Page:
Monthly Archives: May 2018

NonRoaring Lionesses of Salone: The silence of women perpetuates their marginalization

Lionesses roar to mark their territory, call their cubs and send messages to would-be attackers. In other words, lionesses roar to communicate their stance and prowess to those within and outside their environment.

Not the lionesses in the pride of Mama Salone; women in Sierra Leone continue to silently endure marginalization, as one leader hands the country over to another.

As advocates and activists for girls and women in Mama Salone, one of the main factors we attribute to women’s silence and reluctance to call out injustices against their lot, is the society’s heavy-handedness in treating women who attempt to speak out and voice their stance on women’s issues.

Photo Source: Animalia-Life

Photo source: Animalia-Life.Club

If you are a Sierra Leonean who has not recently been called ‘imprudent, impatient and unrealistic,’ then you have not criticized President Bio’s slow pace to appoint women; which is in utter disregard for his campaign promise to bring change for women.

Every time the topic of Mr. Bio’s shortfall in appointing women comes up, ‘self-appointed defense ministers’ would quickly attack you, throwing at you all the words in the dictionary that describe you as ‘irrational,’ especially by people whose friends or family members are appointed.

The main justification usually given is that Mr. Bio’s government is too new to be assessed. But Mr. Bio, whose inauguration took place on May 12, 2018, has not put off appointing his political, financial and familial sponsors and supporters to key positions; including his friends, wives of his friends and friends of his wife.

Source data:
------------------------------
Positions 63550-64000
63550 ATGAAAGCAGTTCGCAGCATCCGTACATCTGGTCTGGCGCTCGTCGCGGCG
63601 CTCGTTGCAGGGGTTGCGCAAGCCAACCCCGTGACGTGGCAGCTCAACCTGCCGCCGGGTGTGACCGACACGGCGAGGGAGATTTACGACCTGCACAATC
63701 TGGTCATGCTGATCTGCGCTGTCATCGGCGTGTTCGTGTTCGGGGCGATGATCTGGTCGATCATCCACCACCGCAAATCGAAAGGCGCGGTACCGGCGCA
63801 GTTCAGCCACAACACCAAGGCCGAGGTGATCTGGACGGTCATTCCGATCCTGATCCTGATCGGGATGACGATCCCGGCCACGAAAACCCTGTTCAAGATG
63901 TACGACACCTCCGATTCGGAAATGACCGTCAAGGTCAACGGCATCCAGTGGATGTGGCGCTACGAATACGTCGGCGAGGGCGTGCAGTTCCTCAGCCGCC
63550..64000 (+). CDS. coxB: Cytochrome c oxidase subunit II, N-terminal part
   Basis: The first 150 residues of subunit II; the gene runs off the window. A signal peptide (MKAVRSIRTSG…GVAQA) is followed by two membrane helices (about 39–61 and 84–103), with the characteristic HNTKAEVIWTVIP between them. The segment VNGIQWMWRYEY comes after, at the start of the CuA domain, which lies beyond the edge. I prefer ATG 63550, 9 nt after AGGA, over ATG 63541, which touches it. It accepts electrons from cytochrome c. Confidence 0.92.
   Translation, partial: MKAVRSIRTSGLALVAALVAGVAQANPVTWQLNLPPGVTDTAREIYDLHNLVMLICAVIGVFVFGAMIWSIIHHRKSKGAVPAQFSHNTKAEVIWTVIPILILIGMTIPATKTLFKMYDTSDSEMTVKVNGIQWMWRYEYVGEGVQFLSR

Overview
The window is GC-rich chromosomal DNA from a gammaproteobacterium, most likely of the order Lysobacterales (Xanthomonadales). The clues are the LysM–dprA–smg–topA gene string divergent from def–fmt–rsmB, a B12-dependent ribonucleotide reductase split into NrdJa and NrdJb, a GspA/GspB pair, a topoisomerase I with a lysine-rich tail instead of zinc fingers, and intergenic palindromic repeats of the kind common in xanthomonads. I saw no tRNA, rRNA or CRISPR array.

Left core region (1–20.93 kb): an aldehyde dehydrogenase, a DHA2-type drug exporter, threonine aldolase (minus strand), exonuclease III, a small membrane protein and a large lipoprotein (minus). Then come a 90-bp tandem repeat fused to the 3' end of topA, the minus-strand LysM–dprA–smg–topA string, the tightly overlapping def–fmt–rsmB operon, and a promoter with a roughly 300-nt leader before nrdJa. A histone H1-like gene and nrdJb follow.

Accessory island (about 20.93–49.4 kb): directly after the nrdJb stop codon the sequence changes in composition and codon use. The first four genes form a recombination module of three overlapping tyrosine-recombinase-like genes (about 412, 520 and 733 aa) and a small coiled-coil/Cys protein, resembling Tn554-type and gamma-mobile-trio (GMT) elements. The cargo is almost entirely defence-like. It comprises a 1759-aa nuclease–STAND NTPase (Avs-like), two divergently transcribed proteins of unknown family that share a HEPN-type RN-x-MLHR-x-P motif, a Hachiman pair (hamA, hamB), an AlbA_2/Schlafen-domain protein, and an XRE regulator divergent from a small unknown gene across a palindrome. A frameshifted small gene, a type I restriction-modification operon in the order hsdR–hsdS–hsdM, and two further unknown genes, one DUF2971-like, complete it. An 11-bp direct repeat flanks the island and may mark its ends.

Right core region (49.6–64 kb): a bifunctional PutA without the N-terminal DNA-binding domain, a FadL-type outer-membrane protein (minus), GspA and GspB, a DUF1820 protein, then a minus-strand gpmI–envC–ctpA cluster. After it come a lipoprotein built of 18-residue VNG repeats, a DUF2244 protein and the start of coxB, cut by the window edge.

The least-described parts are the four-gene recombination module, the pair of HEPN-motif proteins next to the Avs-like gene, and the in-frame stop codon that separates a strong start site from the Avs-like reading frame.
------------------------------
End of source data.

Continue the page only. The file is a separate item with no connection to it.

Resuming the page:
Mr. Bio (Right) and his predecessor Mr. Koroma (left)

Mr. Bio (Right) and his predecessor Mr. Koroma (left)

Recently, we have seen many newspapers and social media postings, by disgruntled members of Mr. Bio’s Sierra Leone People’s Party (SLPP) members, who have been complaining about Mr. Bio’s disregard for many of the active members of his party. Mr. Bio is allegedly not on speaking terms with some of the top officials of his party after his victory. Advocates have been urging him to consider appointing some of them.

Mr. Bio campaigned on a promise of a New Direction; however, there is nothing new about the direction of his appointment pattern for women. His predecessors appointed women to cabinet position on similar patterns. Mr. Bio is disregarding even the women in his party, who were the grassroots lifeblood for his victory.

Nonetheless, discord between Mr. Bio and his party is not our concern, as we are focused on women’s situation. We bring this issue up, however, to illustrate how other segments of society freely speak up when they believe they have been slighted, and how they advocate for their lot.

Not the marginalized women of Sierra Leone. There are hardly any newspaper or social media postings complaining about Mr. Bio’s scorn of women in his appointments; nor are there any concerted effort to push for women’s appointments generally.

Taking Mr. Bio’s pattern of appointment as a sign, he has so far failed to show his commitment to being the change he wants to see for women. With his colossal failure to set the right pace for women through his appointments, it is now up to women of Salone to take proactive democratic actions to change Mr. Bio’s not so new direction.

Otherwise, for the next five years, women will remain voiceless and continue to languish, in a country best known for high illiteracy among women, high rate of teen pregnancy, high rate of maternal and infant mortalities and the lowest representation of women in government, leadership, and non-agricultural labor force.